Carter created a stir when she exposed her breasts at the Armageddon PPV, later changing her name from “Miss Kitty” to “Kat.”
Lawler’s son, Brian Christopher (Lawler), who works under the name Grandmaster Sexay, remains employed by the WWF.
Lawler joined the WWF in 1993 after years of running down the company while headlining for the Memphis-based USWA (United States Wrestling Association). Lawler was once voted the second most recognizable person in his native Memphis – behind Elvis Presley. A Memphis State University grad with a degree in art, Lawler began his career in 1970 after drawing cartoons for the Memphis wrestling program and soon became the most popular performer in that area.
Lawler won the AWA world heavyweight title by defeating Curt Hennig in May 1988, and several months later, beat Kerry Von Erich to unify the AWA and World Class titles.
Lawler, who finished third in a 15-candidate race for mayor of Memphis in 1999, also has been working as a color commentator for the fledgling XFL in its debut season this year and was broadcasting one of the two Saturday night games on NBC. Lawler said last week he doesn’t envision returning to the WWF or XFL, though he was quick to point out that “anything is possible.” After a strong debut, XFL television ratings have plummeted the past three weeks.
Because Tazz, the Sunday Night Heat co-host, was in New York on Tuesday, Ross stepped in on Smackdown. For Saturday’s XFL game, Pro Football Hall of Famer and XFL Director of Competition Dick Butkus will take Lawler’s place.
Lawler’s sudden exit comes at a bad time for the WWF, whose ratings have slightly dropped over the past several months since leaving the USA network for TNN. It also leaves the company with an unfinished storyline, since both Lawler and Kat were heavily involved in the Right To Censor angle.
More importantly, however, it leaves the company with a king-sized hole at the broadcast table that will be hard to fill. Ross, who is widely regarded as the best announcer in the business, has never had a better partner than Lawler, and that includes a long list of many of the top announcers in the industry over the past decade. Their chemistry was unmatched, with the combination of Lawler’s comedy and timing along with Ross’ knowledge and intensity providing a strong one-two punch on WWF broadcasts. The two were considered the best announcing team in the business and were rightfully credited with much of Raw’s tremendous success the past few years.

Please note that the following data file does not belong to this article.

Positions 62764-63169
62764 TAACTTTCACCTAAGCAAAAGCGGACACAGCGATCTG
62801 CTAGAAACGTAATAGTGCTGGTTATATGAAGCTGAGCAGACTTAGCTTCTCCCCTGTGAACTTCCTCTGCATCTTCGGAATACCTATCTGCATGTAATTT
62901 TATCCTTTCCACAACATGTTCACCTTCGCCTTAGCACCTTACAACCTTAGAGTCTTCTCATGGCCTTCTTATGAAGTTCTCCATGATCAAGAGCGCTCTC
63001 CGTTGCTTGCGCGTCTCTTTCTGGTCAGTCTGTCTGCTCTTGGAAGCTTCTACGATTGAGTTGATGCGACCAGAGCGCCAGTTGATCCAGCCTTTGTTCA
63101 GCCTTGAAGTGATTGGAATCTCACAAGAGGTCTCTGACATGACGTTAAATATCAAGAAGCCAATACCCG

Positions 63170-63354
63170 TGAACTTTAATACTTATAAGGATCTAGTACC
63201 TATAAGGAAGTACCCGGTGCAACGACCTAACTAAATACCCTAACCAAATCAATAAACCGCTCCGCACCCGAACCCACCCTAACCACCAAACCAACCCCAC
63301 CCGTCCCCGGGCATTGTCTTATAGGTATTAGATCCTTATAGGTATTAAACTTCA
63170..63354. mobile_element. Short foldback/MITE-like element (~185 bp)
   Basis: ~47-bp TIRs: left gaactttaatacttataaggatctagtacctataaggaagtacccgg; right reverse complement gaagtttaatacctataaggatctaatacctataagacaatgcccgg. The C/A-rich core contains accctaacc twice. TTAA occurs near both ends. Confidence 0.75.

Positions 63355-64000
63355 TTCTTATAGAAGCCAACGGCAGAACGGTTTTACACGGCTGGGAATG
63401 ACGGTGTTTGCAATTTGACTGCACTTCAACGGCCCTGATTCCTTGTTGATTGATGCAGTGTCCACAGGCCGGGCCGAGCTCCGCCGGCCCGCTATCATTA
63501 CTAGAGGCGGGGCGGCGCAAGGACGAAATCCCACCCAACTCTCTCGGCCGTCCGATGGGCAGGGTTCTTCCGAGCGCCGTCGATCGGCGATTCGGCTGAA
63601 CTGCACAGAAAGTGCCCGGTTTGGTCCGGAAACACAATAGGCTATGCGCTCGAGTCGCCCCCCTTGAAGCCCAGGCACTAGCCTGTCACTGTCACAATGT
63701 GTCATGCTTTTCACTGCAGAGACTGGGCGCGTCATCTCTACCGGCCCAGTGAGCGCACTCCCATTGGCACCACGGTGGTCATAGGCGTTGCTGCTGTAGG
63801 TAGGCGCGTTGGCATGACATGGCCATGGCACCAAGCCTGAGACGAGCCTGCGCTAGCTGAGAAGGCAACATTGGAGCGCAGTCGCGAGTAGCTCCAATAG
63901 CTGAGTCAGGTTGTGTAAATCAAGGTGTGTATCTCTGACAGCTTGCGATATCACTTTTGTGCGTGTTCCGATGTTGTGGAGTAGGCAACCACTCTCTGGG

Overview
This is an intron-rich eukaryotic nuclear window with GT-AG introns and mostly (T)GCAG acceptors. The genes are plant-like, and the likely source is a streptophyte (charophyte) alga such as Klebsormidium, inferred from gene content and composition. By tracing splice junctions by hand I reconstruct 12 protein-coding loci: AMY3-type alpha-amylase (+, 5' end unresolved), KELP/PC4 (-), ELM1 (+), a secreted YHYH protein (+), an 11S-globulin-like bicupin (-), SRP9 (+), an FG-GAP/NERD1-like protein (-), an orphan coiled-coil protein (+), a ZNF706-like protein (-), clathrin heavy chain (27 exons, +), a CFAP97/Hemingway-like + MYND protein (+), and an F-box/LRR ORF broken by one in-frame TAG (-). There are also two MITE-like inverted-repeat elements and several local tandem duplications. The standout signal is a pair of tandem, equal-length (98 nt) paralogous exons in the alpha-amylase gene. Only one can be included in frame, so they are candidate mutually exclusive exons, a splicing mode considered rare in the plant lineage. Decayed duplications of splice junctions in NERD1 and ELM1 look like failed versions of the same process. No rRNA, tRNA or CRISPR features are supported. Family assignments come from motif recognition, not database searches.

The WWF’s loss could be WCW’s gain. Lawler was working on his old WWF con tract and had not yet signed an extension, although it is likely that McMahon will grant him a full release. Lawler would be an especially hot commodity for a “new” WCW, a major “surprise” acquisition WCW could introduce on an upcoming Nitro, and a valuable addition to its broadcasting team.
With WCW’s emphasis on a new look and new face for the company – pending the completion of its sale to Fusient Media Ventures – Lawler would be a key figure who could come in and make an immediate impact, giving the announce team the personality it so desperately needs.
Temporary replacements to fill Lawler’s announcing role most likely will include current Smackdown co-host Michael Cole and Tazz. Tazz, who has received positive reviews for his spot on Sunday Night Heat, currently is serving as one of the main trainers for the WWF’s “Tough Enough” program, and it is unlikely that he would be willing to give up his full-time wrestling schedule to sit behind the desk. A bigger- name player most certainly would have to be considered for the future.
One personality who could slip into that spot is Bobby Heenan. Heenan was a main stay on WWF programming for many years until being hired by WCW in the early ’90s, but was basically wasted during his last few years with the company before being released last December.
“Bobby Heenan was the best color guy we ever had,” said one WCW performer. “He dressed nice, he looked good. He was 10 times better than Lawler. When 10 years after you’ve worked, you walk into an arena and they’re hollering `Weasel,’ that means you’re over. They did that 10 years after the fact. That means the guy is over. But our company is too stupid to realize that.”
Heenan’s role had been downplayed after Vince Russo wanted the announcing team to have more of an “MTV look,” although Heenan jokes they then hired Mark Madden.
Heenan had a year left on his contract when WCW informed him several months ago that he was being released due to the $80 million debt the company incurred last year. Heenan was told that he was making too much money for not doing enough. He asked to do more but was told all the spots had been filled. Heenan was eventually taken off of Thunder with his role given to Stevie Ray.
Heenan recently claimed that he was never comfortable in WCW and only stayed for the paycheck he got every two weeks. Heenan said he didn’t have any problems with Bischoff, whom he said gave him two raises while he was there, but that he had come in contact with Russo only once.
Heenan said he was never happy during his six years with the company and would entertain an offer from the WWF.
Among the host of other names being bandied about as a possible replacement for Lawler include Jim Cornette, Michael Hayes, Mick Foley, Shane McMahon, Mark Madden, Larry Zbyszko, Paul Heyman, Shawn Michaels, Joey Styles and Don Callis.